Roman Brooch Collection
A beautifully presented set of Roman Fibula Brooches, dating from the 1st to 3rd centuries A.D.
The group forms part of the well-known Chris Rudd collection formed in the 1970s and 1980s, and comprises:
A 1st - 2nd century Dolphin Brooch – so named as the curved bow resembles the back of a breaching dolphin.
A partially enamelled 1st – 2nd century Disc Brooch displaying the sunburst of Sol Invictus.
A 3rd century Romano-British Trumpet Brooch - best described in the words of the late Richard Hattatt (a recognised world authority on Roman fibula brooches), “The mature British trumpet brooch is, at its best, a thing of considerable beauty and is found nowhere else in the world, other than the occasional stray.”
A stunning 2nd century Plate Brooch with original enamel.
An intricately cast and enamled Bow and Fantail Brooch of the early first century.
The Roman fibula brooch was essentially a fancy safety pin (fibula means clasp) and was ubiquitous throughout the Roman republic and empire. While buckles were common, and buttons occasionally used, the pin and catchplate clasp of the fibula lent itself to the flowing robes, tunics and cloaks of the Roman period.
With an excellent provenance, neutrally framed and hand finished, this unique collection would grace the wall of any room.
REQUIRES INFO FROM CUSTOMER
Acquired by Timeless in 2018 on the specialist UK antiquities market, formerly part of the renowned Chris Rudd collection, Norfolk, UK.
Roman Javelin Head
This beautiful Sicilian artefact is almost certainly an early Roman Javelin-Head dating from the 1st to 2nd century B.C.E.
Rome of this period was a republic (rather than an empire), and governed by the senate advising an elite group of elected magistrates. The army was essentially a semi-professional militia consisting of conscripts and volunteers made up of three types of heavy infantry: Hastati, Principes, and Triarii.
During battle, the Hastati were in the front row and among the first to fight. They were typically young, inexperienced men in their twenties, armed with long swords and throwing spears called Pila.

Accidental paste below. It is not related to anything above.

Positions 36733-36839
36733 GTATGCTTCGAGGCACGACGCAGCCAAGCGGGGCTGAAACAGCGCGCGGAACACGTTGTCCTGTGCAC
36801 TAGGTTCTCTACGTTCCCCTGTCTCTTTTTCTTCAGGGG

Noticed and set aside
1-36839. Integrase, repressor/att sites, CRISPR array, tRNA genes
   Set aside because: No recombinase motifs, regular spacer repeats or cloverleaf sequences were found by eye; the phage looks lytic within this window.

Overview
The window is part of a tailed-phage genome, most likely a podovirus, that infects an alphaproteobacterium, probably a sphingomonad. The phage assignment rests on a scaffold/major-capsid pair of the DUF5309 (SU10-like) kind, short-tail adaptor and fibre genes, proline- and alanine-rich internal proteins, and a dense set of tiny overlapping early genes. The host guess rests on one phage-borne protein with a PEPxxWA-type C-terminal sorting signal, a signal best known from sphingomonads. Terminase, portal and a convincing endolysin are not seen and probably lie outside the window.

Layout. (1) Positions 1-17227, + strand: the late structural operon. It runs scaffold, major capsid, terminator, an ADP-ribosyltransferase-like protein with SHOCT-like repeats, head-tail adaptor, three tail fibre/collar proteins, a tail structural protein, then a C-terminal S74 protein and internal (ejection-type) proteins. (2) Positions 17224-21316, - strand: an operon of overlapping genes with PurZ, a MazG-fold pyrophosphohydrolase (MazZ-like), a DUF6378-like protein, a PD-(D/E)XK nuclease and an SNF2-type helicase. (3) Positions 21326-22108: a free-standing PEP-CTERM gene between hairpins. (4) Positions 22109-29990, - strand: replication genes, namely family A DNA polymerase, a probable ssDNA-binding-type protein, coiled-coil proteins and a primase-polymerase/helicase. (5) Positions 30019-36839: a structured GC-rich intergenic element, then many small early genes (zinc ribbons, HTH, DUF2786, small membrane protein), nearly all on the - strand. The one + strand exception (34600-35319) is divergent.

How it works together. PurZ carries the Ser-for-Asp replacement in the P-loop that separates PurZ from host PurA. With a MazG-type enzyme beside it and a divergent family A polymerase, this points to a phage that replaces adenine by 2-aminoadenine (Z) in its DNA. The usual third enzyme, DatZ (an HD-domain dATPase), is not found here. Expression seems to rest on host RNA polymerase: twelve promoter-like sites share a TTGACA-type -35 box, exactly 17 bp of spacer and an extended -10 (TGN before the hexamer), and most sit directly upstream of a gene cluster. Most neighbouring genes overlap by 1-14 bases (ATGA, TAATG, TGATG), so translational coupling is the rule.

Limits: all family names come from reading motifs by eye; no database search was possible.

Behind the Hastati, the Principes were formed of older men, also armed with swords (known as the Gladius Hispaniensis, or the ‘Spanish Sword’) and throwing spears. Lastly, behind the Principes, were the Triarii– veteran warriors armed with huge thrusting spears called Hasta.
But standing before the massed ranks of heavy infantry, and the very first to engage the enemy, were the youngest and poorest of the Roman army – the Velites (pronounced vey-lee-tay).
These youths acted as skirmishers, harassing and goading the enemy in an attempt to unsettle them and disrupt formation before battle commenced. The Velites, who could not afford armour or expensive weapons, went to battle dressed in animal skins and were armed with up to seven javelins each.
It is notoriously difficult to precisely date spear and arrowheads as their shape changed little over millennia and they are almost always found out of context (as they were thrown or shot). However, given its age and provenance, it is likely that this ancient spearhead represents a tanged Velite javelin-head of the mid to late Roman republic.
We can never know for sure, but whatever its origin, it remains a treasure and a timeless artefact.
Acquired by Timeless in 2018 on the specialist UK antiquities market, 2017.
Timeless are pleased to offer a fantastic arrowhead of the high medieval period.
Forged some time in the 12th or 13th centuries, the small, leaf-shaped blade and long tang suggests that this is a Jessop type T3, and would have been used for both hunting and in warfare.
Acquired by Timeless on the UK antiquities market, 2018.